Beretta’s first-ever hunting rifle, the BRX1, is a fast-shooting and well-built straight-pull, switch-barrel design built to NATO military standards, and it’s now on sale for $2599 in Australia.
The BRX1 marks an entirely new chapter for the 500-year-old arms maker that has until now has been famous for its sporting shotguns and pistols.
But Beretta also has a long history of making military weapons, including assault rifles and machine guns, and it has put much of this experience into its new civilian rifle.
The 3.3kg BRX1’s major features include a five-round, double-stack detachable box magazine, a polymer stock whose length of pull can be adjusted using spacers, an adjustable trigger, and cold hammer-forged barrels.
The switch-barrel design allows use of five calibres for now: .243, 6.5 Creedmoor, .308, .30-06 and .300 Win Mag, though more may be added to the range later. Barrels initially offered are 51cm (20in) and 57cm (22.4in) long, with a 62cm (24.4in) option mooted for later.
The rifle has a truly ambidextrous design, in that its bolt handle can be installed on either side. By rotating the bolt head, your can select which side the spent case will eject from, and this is not dependent on which side the bolt handle is mounted. All this can be done without tools.
The straight-pull action — or linear reloading system, as it’s often called — has a bolt with a rotating head and either eight locking lugs for standard calibres or 16 lugs for the magnum.
“We paid extra attention to the closing mechanism of this kind of firearm,” said Ricardo Olivieri, production manager for hunting and competition shotguns and rifles at Beretta.
He said the rotating bolt head is “nothing new,” being the same one they’ve used on the ARX series of military rifles for some time.
This has produced an exceptionally strong action, according to Olivieri, one that goes above and beyond the usual proof tests done for hunting rifles and passes the more stringent NATO tests.
The bolt carrier is described as a “very complex component” by Beretta production director, Enrico Ravagnani, who says they use a five-axis mill to create it from a solid piece.
“The precision of this component is of paramount importance for the perfect functioning of the weapon,” he said.
Beretta says its bedding system ensures repeatable accuracy when barrels are re-fitted, allowing it to make a guarantee of sub-MOA three-shot groups.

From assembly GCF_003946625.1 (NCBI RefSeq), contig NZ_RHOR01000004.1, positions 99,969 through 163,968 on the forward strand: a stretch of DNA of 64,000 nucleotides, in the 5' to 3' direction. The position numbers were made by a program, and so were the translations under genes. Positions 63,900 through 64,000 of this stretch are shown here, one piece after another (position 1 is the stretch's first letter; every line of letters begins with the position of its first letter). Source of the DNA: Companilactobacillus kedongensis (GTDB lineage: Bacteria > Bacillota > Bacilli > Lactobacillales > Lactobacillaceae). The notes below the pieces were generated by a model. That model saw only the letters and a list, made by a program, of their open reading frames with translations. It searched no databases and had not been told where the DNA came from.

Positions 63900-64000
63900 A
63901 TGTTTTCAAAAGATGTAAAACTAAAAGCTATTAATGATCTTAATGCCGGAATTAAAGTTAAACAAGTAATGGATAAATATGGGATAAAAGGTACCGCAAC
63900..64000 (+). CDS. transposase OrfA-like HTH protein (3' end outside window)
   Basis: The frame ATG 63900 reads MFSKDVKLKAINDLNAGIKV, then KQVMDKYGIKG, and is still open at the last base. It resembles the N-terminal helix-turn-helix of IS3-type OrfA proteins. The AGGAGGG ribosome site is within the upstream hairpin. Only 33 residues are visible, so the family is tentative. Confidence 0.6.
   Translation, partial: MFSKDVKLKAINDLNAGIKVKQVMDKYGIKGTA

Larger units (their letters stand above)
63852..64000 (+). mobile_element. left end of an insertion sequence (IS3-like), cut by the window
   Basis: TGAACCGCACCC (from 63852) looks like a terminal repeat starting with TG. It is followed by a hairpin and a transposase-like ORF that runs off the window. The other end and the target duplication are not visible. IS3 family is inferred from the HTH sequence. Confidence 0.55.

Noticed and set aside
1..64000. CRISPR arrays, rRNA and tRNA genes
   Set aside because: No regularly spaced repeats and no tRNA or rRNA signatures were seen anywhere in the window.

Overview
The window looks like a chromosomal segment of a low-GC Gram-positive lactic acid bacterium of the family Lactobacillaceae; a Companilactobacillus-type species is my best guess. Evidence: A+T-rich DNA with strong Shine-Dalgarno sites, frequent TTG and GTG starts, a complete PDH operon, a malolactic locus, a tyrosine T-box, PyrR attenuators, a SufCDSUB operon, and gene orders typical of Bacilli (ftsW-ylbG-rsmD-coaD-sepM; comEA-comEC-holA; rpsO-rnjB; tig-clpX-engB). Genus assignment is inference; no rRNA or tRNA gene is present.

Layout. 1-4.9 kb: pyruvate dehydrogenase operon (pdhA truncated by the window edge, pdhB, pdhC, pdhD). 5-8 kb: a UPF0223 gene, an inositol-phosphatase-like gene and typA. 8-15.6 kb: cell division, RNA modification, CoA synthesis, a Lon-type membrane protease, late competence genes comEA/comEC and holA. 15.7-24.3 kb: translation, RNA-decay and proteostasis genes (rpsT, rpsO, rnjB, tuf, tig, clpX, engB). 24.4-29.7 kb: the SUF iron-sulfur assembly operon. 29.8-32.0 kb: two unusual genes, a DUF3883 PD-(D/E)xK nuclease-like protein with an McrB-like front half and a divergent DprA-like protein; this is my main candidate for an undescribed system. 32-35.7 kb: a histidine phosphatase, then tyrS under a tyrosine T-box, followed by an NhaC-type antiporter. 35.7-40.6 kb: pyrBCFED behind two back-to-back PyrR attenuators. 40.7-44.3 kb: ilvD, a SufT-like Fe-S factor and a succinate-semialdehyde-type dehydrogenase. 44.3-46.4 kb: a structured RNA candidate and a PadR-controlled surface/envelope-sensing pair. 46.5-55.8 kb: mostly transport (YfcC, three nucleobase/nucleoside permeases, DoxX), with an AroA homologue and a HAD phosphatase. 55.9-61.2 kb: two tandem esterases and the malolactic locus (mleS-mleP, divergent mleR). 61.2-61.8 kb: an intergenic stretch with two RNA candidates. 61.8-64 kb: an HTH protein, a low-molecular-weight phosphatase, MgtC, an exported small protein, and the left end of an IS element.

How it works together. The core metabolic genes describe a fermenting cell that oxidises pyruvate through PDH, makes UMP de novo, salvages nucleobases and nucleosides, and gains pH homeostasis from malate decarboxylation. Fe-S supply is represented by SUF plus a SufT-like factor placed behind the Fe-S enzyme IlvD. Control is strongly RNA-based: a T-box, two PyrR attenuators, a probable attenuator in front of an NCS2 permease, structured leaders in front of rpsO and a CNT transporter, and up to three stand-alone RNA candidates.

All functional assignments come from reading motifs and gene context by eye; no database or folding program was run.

“Accuracy is one of the most important things,” says Olivieri.
You’ll be able to see how accurate your rifle should be by downloading the factory test report. The data includes the serial number, the group size and pattern, and the ammunition used. Beretta uses a three-shot group at 100 metres.
The repeatable accuracy depends upon the scope staying mounted to the barrel, so that there is no loss of accuracy there.
Scopes can be mounted to the BRX1 using a picatinny rail, a Tikka 17mm dovetail or a new proprietary mount that Beretta has developed.
The trigger group can be quickly dropped from the rifle and, without tools, adjusted to one of three trigger weights. The base let-off weight is a pleasantly light 1000g, and it can be increased in two steps of 200-250g each.
The trigger releases a hammer to fire the rifle in a setup very similar to what Beretta uses in various shotguns and military rifles.
The three-position safety system is considered extremely safe, both blocking the hammer and disengaging the trigger, much the same as in other similar rifles.
BRX1 polymer magazines can be top-loaded while still in the rifle or removed for loading. They’re locked in place with two lugs and the body is hi-vis orange.
The stock, which has a high-grip textured finish, will offer two pistol-grip sizes to suit different sized hands.
At its price of $2599, the BRX1 is one of the most affordable switch-barrel straight-pull rifle on the market, below the Merkel Helix and the Blaser R8, and close to the new Savage Impulse straight-pull rifle.
As well as calibre conversion kits, which are yet to be released, a range of accessories are being produced specifically for the BRX1.
You can see more on the Beretta Australia website.